How to Properly Start a Walking Club

Laughing friends walking on forest path
John Fedele / Getty Images

Are you tired of walking alone? Want to meet other walkers or turn your informal group of walking friends into a force to be reckoned with? Time to think about forming a walking club.

Before you take the leap to organize it yourself, check on existing walking clubs in your area. The International Volkssport Association (IVV) is the largest association of walking clubs in the world. There are also many walking groups. Other places to check are the local malls, the medical centers, and HMOs, health clubs, and look for brochures in running shoe stores.

Why Form a Walking Club?

  • There is no club in your area.
  • The clubs in your area are not active enough or do not have the kind of activities you want.
  • You want to fill a niche that is unfilled by another club in your area: tougher walks, easier walks, weeknight walks, group walks, morning workouts, more social aspects of walking together, etc.
  • You want to build camaraderie among your walking friends with an identity, club name, t-shirts, etc.
  • You want to build an incentive into your walking such as awards for distance achieved.
  • You want to have a newsletter, email group, website, etc. to unite your walking friends.
  • You want to form a team for a charity event or relay.
  • You want a formal structure for liability insurance, incorporation, and assets. 

Should You Be Informal or Incorporated?

If you simply plan to walk together without any exchange of money, your club may be able to simply be an informal organization. But once you collect money, you need to think about a more formal structure to protect the club organizers from both tax liability and liability for accidents and injuries to the club members during club activities.

If you form as a sub-committee or offshoot of another non-profit organization, such as the school district, local medical center, YMCA, senior center, etc., you will not need separate incorporation and bank accounts and you may be covered by their liability insurance.

If you are not part of a larger organization and you plan for the club to have its own bank account and to engage in group purchases, then you will need to go through the steps to get a Tax ID Number and consider incorporating. In some states, it is an easy and inexpensive process to incorporate, whereas it is more expensive and difficult in others.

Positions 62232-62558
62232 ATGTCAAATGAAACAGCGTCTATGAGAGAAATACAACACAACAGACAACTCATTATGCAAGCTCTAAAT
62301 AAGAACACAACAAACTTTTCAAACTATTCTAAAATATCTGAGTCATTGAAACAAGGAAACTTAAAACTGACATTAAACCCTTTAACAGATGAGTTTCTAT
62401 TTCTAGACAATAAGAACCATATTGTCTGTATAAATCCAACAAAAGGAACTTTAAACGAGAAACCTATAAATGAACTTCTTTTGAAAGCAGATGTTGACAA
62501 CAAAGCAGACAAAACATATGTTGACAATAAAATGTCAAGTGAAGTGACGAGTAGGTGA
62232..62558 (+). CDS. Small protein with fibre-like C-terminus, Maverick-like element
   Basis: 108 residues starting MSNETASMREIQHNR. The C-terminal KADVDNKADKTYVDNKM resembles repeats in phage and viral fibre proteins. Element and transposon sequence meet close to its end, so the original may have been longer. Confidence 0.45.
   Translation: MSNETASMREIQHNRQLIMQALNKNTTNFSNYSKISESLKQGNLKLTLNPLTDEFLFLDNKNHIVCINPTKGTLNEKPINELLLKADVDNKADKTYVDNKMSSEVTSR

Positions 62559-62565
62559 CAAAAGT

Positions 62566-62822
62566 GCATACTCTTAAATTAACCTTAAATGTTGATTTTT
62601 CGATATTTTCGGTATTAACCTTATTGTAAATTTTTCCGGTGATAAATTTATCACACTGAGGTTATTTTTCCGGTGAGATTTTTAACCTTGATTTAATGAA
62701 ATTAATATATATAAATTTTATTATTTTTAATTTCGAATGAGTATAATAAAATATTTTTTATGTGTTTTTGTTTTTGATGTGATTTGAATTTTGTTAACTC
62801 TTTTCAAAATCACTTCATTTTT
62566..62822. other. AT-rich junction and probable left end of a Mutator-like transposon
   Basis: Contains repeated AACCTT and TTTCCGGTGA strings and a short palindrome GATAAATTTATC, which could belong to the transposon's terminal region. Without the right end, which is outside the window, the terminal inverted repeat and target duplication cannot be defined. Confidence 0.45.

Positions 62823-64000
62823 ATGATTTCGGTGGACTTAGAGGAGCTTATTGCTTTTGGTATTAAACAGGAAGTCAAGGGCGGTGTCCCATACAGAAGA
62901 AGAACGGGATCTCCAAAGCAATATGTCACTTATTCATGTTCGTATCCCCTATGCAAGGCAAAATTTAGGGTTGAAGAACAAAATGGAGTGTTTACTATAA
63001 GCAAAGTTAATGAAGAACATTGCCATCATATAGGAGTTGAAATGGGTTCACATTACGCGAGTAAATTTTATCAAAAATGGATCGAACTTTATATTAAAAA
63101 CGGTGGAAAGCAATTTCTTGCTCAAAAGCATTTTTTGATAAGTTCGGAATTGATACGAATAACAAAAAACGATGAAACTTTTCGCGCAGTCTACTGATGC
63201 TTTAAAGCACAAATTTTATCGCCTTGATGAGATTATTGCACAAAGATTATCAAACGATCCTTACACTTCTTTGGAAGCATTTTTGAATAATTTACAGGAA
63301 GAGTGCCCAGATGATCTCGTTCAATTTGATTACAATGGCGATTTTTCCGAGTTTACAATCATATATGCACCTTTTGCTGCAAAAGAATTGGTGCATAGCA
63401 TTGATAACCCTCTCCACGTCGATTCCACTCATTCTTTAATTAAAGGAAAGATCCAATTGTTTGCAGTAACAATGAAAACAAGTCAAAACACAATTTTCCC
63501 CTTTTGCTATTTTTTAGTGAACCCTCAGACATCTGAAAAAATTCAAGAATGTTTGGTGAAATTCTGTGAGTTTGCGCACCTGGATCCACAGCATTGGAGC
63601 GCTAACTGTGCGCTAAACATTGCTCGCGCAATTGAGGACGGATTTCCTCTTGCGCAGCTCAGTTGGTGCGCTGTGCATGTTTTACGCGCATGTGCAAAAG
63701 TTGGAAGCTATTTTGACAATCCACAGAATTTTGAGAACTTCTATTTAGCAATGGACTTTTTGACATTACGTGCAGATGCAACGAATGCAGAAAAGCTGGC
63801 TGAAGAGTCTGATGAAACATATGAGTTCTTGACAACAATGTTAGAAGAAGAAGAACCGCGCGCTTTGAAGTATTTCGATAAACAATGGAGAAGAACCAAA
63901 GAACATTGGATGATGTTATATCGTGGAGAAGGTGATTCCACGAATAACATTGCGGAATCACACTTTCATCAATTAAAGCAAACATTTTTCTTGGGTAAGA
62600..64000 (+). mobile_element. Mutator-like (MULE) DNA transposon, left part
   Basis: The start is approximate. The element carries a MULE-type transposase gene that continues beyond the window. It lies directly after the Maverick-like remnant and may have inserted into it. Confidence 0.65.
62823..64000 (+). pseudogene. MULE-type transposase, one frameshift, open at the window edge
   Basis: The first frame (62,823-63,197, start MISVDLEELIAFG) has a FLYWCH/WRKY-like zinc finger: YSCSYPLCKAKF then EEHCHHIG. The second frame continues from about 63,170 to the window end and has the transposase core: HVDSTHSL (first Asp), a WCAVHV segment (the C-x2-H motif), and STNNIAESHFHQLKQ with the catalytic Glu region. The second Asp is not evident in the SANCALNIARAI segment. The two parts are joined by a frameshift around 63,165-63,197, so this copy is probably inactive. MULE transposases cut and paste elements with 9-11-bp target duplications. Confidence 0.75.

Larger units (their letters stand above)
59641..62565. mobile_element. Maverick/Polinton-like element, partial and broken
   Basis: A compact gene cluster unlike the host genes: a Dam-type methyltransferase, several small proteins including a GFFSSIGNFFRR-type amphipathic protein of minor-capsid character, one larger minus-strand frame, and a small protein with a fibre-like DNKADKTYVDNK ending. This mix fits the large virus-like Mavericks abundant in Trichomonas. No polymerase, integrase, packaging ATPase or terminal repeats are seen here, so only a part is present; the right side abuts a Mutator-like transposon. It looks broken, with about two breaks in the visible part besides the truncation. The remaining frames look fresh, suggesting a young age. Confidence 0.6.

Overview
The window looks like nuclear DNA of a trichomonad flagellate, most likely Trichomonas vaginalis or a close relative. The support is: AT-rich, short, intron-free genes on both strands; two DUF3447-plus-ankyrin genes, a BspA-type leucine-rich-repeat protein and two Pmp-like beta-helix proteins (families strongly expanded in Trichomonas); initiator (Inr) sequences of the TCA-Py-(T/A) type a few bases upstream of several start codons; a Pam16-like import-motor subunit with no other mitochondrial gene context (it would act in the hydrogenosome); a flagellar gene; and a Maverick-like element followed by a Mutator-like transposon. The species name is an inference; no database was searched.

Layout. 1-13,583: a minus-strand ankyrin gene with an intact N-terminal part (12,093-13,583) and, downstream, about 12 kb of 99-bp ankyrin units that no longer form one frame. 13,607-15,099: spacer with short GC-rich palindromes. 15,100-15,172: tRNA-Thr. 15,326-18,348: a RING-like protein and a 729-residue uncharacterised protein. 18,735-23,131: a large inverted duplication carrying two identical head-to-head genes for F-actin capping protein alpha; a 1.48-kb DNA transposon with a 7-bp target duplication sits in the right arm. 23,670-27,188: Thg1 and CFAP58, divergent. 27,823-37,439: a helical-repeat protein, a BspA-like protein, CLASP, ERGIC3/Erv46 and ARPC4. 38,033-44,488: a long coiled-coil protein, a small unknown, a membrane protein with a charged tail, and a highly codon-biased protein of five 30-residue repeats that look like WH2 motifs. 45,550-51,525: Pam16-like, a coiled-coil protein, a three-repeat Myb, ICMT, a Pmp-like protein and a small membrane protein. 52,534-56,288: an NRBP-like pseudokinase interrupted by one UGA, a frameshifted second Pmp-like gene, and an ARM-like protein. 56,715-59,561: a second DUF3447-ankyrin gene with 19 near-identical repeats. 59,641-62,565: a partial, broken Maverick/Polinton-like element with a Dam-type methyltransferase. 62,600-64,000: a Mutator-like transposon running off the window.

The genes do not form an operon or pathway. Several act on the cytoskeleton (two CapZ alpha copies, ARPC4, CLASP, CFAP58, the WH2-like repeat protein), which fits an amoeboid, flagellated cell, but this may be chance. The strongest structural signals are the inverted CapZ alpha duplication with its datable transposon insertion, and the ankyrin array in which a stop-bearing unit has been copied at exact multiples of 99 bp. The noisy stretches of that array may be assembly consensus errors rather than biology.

Getting Walking Club Members

Gaining members is the biggest challenge of any club. Start with your present walking friends. Set up club officers and committee chairs to get everyone involved in the mechanics of the club.

Advertise for members in places where there are many potential walkers. You can set up a Facebook page, Twitter, or other social media accounts. Consider also starting a group, as that will promote your club to others who are interested in walking. Place flyers in a local running shoe and athletic stores, at health clubs, schools, parks departments, medical centers, malls, senior centers, and churches.

When your club is out walking together, make sure you have some business cards printed with the club name and contact numbers on them to give out to interested people.

Join a Larger Organization

If your club joins with a larger organization of clubs, you have many benefits but also responsibilities. For example, the US branch of the IVV, the American Volkssport Association, welcomes new member clubs. The purpose of AVA clubs is to host walking events for the public as well as for club members. The requirements for AVA clubs are in the AVA Handbook along with guidelines and rules for hosting volkssport events. Forms you will need are found in the handbook or online through the AVA Forms page. To explore becoming an AVA clubs, see Forming an AVA Club. An advantage of joining the AVA is that your walking events will be covered by the AVA's liability policy.

Racewalking clubs will want to explore joining the USATF to have sanctioned events.

Activities for the New Walking Club

Your club must provide activities for your members to keep them interested.

  • Regular meetings
  • Walking together regularly — Make up a calendar of group walks, attending other events together.
  • Coaching in walking techniques
  • Social time together — Breakfast after the morning walk, picnics, carpooling to events.
  • Email group.
  • Newsletter — Paper or email
  • Club Facebook page, Twitter, Instagram, website, blog
  • Club incentive program. Certificates or awards for attaining mileage marks or achieving other goals.
  • Host a walking event for the public or assist in hosting the March of Dimes Walk for Babies, American Heart Walk, or another charity event.
  • Club hats, t-shirts, patches, or other identifying articles.
  • Track your walks together with ​walking logs and trackers
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